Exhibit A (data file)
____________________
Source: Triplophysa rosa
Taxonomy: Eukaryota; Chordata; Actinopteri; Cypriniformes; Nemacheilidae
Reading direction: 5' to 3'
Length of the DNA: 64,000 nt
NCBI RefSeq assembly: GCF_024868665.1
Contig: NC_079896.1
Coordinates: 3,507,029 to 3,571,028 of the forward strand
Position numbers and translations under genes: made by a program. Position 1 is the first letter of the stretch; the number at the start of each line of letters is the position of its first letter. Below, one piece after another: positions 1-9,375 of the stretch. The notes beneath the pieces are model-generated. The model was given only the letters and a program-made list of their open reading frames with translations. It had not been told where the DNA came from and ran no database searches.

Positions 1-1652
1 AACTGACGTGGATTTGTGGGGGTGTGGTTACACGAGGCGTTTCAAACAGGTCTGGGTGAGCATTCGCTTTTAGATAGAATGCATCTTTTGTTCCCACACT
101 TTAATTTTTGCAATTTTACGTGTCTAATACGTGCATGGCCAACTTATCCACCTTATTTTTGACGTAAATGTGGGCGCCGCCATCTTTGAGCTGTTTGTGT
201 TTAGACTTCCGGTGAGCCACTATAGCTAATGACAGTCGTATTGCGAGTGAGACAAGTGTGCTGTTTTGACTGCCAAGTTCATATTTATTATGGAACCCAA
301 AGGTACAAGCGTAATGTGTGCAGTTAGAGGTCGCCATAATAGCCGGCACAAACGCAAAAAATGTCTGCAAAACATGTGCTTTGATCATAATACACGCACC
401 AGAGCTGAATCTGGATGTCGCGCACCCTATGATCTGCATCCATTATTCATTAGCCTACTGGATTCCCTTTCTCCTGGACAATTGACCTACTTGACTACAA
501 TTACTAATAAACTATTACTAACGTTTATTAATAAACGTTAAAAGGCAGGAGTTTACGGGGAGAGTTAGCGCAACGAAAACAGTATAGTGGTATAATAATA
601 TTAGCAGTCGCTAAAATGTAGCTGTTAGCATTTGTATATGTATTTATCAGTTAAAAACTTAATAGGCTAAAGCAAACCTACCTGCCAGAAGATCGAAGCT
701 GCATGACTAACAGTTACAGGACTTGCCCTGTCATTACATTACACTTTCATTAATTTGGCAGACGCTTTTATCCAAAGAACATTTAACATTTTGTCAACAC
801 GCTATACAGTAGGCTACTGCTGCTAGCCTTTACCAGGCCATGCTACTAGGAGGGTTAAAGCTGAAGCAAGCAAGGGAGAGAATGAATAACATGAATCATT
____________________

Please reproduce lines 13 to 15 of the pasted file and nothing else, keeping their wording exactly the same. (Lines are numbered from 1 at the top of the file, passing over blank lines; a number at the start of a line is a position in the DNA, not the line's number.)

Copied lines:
301 AGGTACAAGCGTAATGTGTGCAGTTAGAGGTCGCCATAATAGCCGGCACAAACGCAAAAAATGTCTGCAAAACATGTGCTTTGATCATAATACACGCACC
401 AGAGCTGAATCTGGATGTCGCGCACCCTATGATCTGCATCCATTATTCATTAGCCTACTGGATTCCCTTTCTCCTGGACAATTGACCTACTTGACTACAA
501 TTACTAATAAACTATTACTAACGTTTATTAATAAACGTTAAAAGGCAGGAGTTTACGGGGAGAGTTAGCGCAACGAAAACAGTATAGTGGTATAATAATA